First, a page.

Source: The Houston Chronicle
On February 26, 2002, The Houston Chronicle reported that "for the second time in a year, the Supreme Court refused Monday
to review a lower court's ban on displaying the Ten Commandments on government
property, leaving states in confusion over whether such monuments are
constitutional... Attorneys general in nine states, including Texas, had urged the court to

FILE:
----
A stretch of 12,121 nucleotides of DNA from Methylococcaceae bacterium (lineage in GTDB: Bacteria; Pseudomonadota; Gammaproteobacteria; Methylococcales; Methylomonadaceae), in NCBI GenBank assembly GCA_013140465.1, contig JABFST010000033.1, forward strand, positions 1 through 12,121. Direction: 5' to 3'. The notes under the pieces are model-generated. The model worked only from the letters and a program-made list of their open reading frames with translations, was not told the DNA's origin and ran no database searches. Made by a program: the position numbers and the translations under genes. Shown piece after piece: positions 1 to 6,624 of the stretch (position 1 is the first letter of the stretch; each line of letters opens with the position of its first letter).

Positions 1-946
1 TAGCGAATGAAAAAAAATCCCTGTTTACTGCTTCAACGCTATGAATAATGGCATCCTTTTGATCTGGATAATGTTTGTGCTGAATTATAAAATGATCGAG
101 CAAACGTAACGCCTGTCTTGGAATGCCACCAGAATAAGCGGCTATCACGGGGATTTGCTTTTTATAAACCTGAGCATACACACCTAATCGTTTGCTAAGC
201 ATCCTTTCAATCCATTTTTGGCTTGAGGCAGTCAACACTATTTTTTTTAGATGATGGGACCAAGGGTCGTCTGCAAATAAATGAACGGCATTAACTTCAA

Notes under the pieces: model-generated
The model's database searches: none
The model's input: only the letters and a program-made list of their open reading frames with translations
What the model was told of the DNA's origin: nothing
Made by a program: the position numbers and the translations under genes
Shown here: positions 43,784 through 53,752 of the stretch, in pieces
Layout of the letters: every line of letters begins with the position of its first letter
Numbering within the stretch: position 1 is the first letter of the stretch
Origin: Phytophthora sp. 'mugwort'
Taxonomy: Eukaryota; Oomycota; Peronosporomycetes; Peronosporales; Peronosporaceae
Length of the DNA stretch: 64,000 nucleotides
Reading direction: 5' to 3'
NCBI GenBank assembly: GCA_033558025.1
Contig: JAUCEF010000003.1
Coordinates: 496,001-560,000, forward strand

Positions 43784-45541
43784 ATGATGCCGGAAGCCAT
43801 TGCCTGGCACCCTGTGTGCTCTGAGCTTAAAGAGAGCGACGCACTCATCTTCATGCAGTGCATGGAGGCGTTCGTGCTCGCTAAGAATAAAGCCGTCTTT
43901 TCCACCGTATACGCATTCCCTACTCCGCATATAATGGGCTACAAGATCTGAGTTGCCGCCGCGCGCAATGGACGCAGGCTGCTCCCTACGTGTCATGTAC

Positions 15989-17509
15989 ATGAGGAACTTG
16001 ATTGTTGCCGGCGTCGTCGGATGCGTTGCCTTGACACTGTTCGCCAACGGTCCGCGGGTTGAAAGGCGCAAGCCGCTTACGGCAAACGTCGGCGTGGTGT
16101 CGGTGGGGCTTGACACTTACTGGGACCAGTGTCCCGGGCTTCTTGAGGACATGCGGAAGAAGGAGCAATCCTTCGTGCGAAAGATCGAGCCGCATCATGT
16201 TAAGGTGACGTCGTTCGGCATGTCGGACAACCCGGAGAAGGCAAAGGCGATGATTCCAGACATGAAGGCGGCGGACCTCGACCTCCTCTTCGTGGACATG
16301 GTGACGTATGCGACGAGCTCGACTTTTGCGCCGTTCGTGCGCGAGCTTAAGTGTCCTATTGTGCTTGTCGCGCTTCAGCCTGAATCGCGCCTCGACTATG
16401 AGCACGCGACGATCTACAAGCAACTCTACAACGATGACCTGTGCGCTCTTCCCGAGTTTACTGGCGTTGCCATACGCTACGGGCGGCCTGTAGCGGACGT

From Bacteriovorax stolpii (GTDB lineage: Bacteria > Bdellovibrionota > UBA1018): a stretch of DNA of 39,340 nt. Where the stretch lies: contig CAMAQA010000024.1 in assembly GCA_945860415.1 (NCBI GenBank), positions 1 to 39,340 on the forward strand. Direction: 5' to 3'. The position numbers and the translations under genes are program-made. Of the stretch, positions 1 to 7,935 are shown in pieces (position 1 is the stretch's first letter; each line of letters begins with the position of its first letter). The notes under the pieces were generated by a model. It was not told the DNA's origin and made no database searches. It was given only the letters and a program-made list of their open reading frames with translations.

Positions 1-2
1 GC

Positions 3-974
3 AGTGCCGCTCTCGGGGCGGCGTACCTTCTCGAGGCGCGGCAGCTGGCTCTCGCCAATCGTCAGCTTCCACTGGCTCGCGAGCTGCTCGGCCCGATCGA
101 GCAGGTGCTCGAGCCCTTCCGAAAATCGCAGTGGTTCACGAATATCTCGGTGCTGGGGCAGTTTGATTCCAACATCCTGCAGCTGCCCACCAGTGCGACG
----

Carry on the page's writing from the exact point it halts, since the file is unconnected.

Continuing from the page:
hear the matter to resolve conflicting court opinions around the country. Judges
in Indiana, Illinois and Wisconsin have forbidden Ten Commandments monuments on
public property, but judges in Oklahoma, New Mexico, Colorado, Kansas, Wyoming
and Utah have allowed them...
The Rev. Barry Lynn, executive director of Americans United for Separation of Church and State, which opposes religious displays on public property, applauded the court's action.
'Public buildings should display patriotic symbols that bring us together, not religious symbols that divide us,' he said."